But a more interesting question to me is whether 5 of us pick-up types could score on 5 NBA players in 5-on-5, in a half court set (we'd never get the ball up court if they pressed). I'm inclined still to say no, but there are more possiblites for crazy triple screens setting up wild 3 pointers that just might find the net.

Jeff said...

Excellent comments gentlemen. Ben: I love the Bob Gibson story. Schayes: Could you score on this WNBA player? (Check her vital stats.)
http://www.wnba.com/playerfile/margo_dydek/

Erik said...

Lin-
I once scored in a game that featured former NBA first-round draft pick Sam Jacobson, but he was not guarding me at the time. I realize this certainly does not count. [An aside: I also called a fairly ticky-tack foul on him later in the game. He made that "pshaw" sound right after I said "foul," roughly translating to "Yeah, right." I was more than a little embarassed.] All in all, he was hard to play with. Guys — even the ones on the court who played in college — deferred to him way too much. I bet his teams lost more than they won b/c of this.

PS- I'd go by Margo in a second. She plays like to Justins stacked on top of each other.

Juice said...

I hate to gang up on Cary here, but I have to agree that there's zero chance that he, I, Jeff, etc. could score on an NBA player going 100%. The fact is, at 5'8" (as both Cary and I are), even a "smaller" NBA baller like Iverson or Nash would have at least 5" on us. And the tiny guys like Earl Watson, Nate Robinson and Earl Boykins would be way too fast with their hands and getting off the ground to allow a clean shot to get off.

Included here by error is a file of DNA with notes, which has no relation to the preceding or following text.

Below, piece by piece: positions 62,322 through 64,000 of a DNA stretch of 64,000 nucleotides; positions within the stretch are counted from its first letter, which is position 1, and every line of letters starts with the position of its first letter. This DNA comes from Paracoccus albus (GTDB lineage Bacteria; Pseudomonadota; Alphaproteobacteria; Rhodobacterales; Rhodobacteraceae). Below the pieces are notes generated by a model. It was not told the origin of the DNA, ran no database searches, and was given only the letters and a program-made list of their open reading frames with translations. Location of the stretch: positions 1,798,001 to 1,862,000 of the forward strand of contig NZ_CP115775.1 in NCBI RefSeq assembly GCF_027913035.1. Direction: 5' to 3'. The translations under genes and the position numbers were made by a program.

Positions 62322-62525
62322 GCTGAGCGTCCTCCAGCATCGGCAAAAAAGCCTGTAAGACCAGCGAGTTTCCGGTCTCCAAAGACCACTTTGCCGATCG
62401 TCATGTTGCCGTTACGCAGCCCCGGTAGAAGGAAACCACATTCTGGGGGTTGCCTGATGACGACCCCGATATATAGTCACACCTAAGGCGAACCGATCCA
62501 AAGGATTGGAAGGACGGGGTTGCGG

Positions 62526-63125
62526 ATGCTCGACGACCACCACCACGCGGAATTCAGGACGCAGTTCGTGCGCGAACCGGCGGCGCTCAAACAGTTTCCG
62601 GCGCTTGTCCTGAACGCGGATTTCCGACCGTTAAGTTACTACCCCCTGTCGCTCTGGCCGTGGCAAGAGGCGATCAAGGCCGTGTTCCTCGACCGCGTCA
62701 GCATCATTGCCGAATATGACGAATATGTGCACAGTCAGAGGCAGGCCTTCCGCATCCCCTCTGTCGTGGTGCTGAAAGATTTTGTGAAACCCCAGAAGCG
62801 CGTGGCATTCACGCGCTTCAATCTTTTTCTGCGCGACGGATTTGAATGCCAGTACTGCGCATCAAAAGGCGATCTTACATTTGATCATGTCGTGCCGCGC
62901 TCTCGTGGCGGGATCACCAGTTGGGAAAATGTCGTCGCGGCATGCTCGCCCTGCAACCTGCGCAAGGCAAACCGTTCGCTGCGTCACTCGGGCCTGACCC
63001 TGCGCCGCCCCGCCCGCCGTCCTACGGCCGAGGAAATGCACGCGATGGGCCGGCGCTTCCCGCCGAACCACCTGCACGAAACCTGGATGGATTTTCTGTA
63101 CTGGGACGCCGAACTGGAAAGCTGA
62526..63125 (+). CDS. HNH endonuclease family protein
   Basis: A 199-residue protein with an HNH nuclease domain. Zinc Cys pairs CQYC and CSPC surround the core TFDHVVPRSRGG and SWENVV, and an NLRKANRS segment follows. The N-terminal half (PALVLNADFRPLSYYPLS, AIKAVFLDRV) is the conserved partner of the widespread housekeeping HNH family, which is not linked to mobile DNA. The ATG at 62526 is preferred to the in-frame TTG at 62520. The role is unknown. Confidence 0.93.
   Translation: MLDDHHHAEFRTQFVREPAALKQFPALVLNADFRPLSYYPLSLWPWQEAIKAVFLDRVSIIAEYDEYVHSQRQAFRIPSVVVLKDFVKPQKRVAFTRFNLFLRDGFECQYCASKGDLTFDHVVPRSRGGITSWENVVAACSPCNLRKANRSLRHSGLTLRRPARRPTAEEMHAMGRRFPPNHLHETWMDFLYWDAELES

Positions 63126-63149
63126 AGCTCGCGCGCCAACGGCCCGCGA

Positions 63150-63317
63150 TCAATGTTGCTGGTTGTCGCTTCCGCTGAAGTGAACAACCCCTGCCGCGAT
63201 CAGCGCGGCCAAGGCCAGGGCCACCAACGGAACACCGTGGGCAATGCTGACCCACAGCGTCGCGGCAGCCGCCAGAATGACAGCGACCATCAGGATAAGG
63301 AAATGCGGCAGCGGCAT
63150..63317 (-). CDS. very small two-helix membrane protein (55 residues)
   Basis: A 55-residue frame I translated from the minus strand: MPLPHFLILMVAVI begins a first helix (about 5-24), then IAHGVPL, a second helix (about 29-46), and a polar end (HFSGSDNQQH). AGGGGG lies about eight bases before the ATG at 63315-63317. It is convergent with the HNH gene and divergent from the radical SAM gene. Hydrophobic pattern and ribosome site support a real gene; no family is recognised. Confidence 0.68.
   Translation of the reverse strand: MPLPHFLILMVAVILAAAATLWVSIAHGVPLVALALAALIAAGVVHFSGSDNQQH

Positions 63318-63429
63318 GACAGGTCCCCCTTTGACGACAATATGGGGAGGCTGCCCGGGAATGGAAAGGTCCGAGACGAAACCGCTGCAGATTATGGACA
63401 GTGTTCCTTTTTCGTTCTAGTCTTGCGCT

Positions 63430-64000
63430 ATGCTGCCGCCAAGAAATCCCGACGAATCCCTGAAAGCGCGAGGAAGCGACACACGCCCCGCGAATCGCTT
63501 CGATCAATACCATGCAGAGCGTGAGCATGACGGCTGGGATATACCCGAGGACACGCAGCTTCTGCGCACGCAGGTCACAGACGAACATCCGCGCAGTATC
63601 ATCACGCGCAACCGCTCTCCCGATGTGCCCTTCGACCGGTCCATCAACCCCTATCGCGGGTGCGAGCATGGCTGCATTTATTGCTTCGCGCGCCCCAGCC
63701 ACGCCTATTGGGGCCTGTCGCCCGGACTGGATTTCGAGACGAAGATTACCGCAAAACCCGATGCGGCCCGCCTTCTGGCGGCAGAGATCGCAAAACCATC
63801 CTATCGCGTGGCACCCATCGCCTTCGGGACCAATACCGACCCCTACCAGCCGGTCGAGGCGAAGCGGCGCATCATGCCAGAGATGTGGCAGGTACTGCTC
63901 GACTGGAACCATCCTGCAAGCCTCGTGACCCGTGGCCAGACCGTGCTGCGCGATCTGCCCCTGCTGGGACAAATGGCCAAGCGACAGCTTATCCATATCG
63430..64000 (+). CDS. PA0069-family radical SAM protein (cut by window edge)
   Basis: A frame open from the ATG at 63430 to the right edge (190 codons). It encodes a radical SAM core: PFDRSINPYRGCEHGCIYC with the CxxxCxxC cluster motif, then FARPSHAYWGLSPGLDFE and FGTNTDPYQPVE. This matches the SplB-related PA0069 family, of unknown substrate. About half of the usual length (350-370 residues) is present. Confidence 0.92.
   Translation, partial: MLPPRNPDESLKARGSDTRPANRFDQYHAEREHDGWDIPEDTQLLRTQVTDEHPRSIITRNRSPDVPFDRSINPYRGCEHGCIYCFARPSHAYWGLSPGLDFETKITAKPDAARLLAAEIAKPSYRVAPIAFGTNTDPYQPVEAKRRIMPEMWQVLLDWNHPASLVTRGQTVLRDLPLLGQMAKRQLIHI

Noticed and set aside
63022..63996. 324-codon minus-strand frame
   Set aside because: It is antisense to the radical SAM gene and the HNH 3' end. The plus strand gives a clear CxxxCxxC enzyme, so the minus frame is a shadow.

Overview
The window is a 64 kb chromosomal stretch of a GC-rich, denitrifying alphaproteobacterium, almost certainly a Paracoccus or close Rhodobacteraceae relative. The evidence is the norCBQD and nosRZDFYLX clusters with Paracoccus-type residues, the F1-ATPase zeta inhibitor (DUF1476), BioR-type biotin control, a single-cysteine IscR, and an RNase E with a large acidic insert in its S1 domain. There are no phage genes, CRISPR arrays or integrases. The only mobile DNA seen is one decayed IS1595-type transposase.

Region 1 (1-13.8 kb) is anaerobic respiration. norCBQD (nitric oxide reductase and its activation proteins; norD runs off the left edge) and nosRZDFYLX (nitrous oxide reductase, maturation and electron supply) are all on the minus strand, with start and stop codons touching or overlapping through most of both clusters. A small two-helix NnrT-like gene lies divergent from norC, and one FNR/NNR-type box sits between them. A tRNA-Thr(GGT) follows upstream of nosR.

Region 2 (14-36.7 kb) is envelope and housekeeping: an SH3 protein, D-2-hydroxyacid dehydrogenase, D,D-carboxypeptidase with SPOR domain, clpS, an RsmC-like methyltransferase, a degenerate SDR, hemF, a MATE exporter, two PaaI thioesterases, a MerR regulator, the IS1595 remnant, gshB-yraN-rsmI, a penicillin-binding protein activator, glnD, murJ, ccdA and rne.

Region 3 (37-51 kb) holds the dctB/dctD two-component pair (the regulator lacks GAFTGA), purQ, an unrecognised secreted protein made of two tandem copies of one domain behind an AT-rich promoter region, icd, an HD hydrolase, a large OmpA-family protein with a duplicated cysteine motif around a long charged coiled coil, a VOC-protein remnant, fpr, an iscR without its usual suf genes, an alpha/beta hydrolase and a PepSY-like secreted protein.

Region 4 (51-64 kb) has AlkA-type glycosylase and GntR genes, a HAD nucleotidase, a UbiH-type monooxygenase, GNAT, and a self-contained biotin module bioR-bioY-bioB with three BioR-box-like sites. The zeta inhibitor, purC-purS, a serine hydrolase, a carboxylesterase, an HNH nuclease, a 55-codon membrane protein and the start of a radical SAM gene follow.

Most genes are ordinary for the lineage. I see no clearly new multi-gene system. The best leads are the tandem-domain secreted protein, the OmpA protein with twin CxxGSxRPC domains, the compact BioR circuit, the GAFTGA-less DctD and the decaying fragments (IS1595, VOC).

And if worst came to worst, I'm sure any baller 6'4" and taller could just hang about 3 feet off me and swat my shot into the upper deck.

As for batting .020, I doubt that too. You're talking about going 1-for-50 consistently over a regular season, which would include, say, 500 ABs. I still think that's a bit of a stretch. One hit in a season, maybe. But as Erik pointed out to me, even a relatively straight, 98 MPH fastball has some movement on it and the defense would shift away, knowing that there's virtually no way an amateur would get around on a heater that speed. Plus, I'm not fast enough to beat out any infield hit. A catcher with balky knees like Piazza could still get up fast enough and throw with enough velocity to 1B to get me on a bunt, I'm sure.

I love that Bob Gibson story too.

CJB said...

hold on, slow down a minute here...

1. Scoring on an NBA player: Justin, I think you could score on a really doofy NBA big man. Theres some people who are just in the NBA because they're role players, they're huge and can block shots. (Randy Breuer in the Wolves 1st year comes to mind, Manute Bol, granted these are extreme but they still played in the league.).

My theory is you could just run as far from them as possible on the court as fast as you could (Jus, you're relatively quick, espeically compared to Randy) and even with a 24 second clock at some point you would find yourself open enough to chuck up a running 3 pointer and get lucky.